Ngeru performed the song as a brisk waltz, accompanied only by a strumming guitar. A year later, Wellington pianist George Winchester arranged the song for its publication as sheet music by Begg’s, with lyrics in English and Māori (‘Kohu-Auwahi’). At this time Karaitiana would often step into the Wellington branch of Begg’s music store and play ‘Blue Smoke’ on the grand piano by the front door. It would be another two years before Pixie Williams’s recording was the debut release for Tanza Records in June 1949.
The release of ‘Blue Smoke’ was a cultural breakthrough, and Tanza’s sales and marketing manager Bart Fortune was aware of its importance. He came up with the company’s name – an acronym for “To Assist New Zealand Artists” – and its label design, a tui flanked by ferns. He also wrote these lines to be printed on the label, alongside the song’s title:
of first record
in New Zealand
Fortune was making a point, because there was a war on. Not the Second World War, without which ‘Blue Smoke’ would never have been written. No, this was an industrial war, between British multi-national record company His Master’s Voice and anyone in New Zealand who wanted to record and release local artists.
Tanza was established by the Radio Corporation of New Zealand, a public company that manufactured radios and gramophones. To do this, they established a chain of about 30 stores in most of the cities and major towns around New Zealand. They were called Columbus Radio Centres after their showcase product, the large, wooden Columbus valve radios.
Radio Corp wanted to sell records alongside the gramophones at their Columbus stores, but as HMV had distributorships in most towns, it refused to supply the Columbus stores with stock. So the Columbus chain had to make do selling records from very minor labels, with the exception of two stores: Dannevirke and New Plymouth, where HMV did not have a distributor.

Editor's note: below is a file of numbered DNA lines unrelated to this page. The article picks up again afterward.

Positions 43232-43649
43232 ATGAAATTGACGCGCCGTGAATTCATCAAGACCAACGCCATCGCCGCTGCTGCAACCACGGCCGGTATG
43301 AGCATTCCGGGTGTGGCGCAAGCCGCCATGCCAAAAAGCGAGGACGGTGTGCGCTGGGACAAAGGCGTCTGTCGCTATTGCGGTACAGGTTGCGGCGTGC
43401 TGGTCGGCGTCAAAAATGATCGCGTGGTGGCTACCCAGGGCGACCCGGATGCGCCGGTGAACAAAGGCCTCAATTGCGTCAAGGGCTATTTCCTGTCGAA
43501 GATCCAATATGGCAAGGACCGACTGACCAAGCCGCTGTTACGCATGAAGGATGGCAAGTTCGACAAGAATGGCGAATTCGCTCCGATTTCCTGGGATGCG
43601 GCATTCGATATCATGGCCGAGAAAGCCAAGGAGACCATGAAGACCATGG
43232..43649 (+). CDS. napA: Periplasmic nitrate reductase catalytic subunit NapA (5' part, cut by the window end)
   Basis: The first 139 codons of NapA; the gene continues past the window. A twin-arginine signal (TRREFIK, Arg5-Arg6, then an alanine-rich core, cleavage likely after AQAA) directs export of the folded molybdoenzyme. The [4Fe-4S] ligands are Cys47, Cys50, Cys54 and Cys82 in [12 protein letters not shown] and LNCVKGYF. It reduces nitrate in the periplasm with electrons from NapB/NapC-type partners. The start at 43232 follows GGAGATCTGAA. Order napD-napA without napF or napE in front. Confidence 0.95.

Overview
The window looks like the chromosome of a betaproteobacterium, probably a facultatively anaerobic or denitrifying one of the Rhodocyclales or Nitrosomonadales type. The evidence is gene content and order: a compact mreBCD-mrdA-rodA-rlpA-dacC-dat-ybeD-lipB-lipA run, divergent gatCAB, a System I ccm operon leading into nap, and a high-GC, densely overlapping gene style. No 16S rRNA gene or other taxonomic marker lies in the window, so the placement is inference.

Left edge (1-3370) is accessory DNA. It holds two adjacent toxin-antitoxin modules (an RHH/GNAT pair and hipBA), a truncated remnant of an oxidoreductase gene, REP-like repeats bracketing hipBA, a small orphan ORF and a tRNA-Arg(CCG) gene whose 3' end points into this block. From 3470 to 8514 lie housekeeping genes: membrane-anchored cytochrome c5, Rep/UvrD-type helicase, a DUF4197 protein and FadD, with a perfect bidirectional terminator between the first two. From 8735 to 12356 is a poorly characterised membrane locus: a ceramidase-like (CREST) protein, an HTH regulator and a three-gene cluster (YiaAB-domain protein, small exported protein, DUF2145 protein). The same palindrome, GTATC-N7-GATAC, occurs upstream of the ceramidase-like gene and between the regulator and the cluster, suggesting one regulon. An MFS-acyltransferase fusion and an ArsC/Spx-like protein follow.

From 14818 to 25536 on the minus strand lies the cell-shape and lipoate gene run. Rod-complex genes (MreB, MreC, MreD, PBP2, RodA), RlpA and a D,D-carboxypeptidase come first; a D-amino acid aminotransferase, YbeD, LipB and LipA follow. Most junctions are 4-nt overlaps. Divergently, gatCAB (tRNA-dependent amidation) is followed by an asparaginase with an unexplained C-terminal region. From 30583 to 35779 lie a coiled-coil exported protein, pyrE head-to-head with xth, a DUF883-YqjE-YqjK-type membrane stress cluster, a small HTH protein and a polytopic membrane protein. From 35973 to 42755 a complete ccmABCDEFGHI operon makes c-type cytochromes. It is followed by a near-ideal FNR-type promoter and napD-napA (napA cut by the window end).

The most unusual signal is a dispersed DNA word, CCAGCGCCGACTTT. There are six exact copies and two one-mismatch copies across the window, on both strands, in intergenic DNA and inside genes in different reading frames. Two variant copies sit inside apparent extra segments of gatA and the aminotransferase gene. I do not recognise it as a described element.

When HMV suddenly refused to supply its weekly box of 78s to Radio Corp for these two stores, it hastened Radio Corp’s plan to start a record label of its own, to circumvent HMV’s monopoly – and support local artists. The company already had a fledgling recording division, which made direct-to-disc recordings of advertisements, weddings and race meetings.
Ruru Karaitiana was in the perfect position. He had a song that was already well-known and being widely performed on marae, in shearing sheds, and dance halls.
Radio Corp hired Stan Dallas – technician at Wellington’s 2ZB radio station – to build a studio suitable for recording music at 262 Wakefield Street, a block away from Radio Corp's manufacturing and retail base at 80 Courtenay Place (a block away from Te Papa’s current location). Dallas designed and built the recording equipment and pressing plant from scratch – including the microphones – and copied the layout of the 2ZB control room.
Ruru Karaitiana was in the perfect position. He had a song that was already well-known and being widely performed on marae, in shearing sheds, and dance halls. How the song came to be selected by Tanza is unknown. John Shears, who worked for Tanza at the time, and assisted Stan Dallas during the recording sessions, suggests that Karaitiana just kept “hammering away” at Tanza staff until they thought, “Well, let’s try this guy – we liked the song right from the word go.”
Karaitiana approached lap-steel guitarist Jim Carter, to ask if he could use Carter’s Hawaiian band on the recording. Karaitiana’s girlfriend Joan Chittleburgh suggested a friend from her hostel as the singer: Pixie Williams, a 19-year-old from Mohaka, Hawke’s Bay, had impressed Joan at hostel sing-alongs. She reluctantly agreed.
The sessions took place over several weekends, as Dallas struggled to get a good recording in the new studio. Re-named the Ruru Karaitiana Quintette, the backing band was Jim Carter on lap steel, George Attridge on ukulele, Johnny McNeely on bass and Gerry Hall – usually a drummer – on guitar. (Carter’s regular bassist Noel Robertson is also listed on the label: “Everyone wanted their name on it,” said Carter.)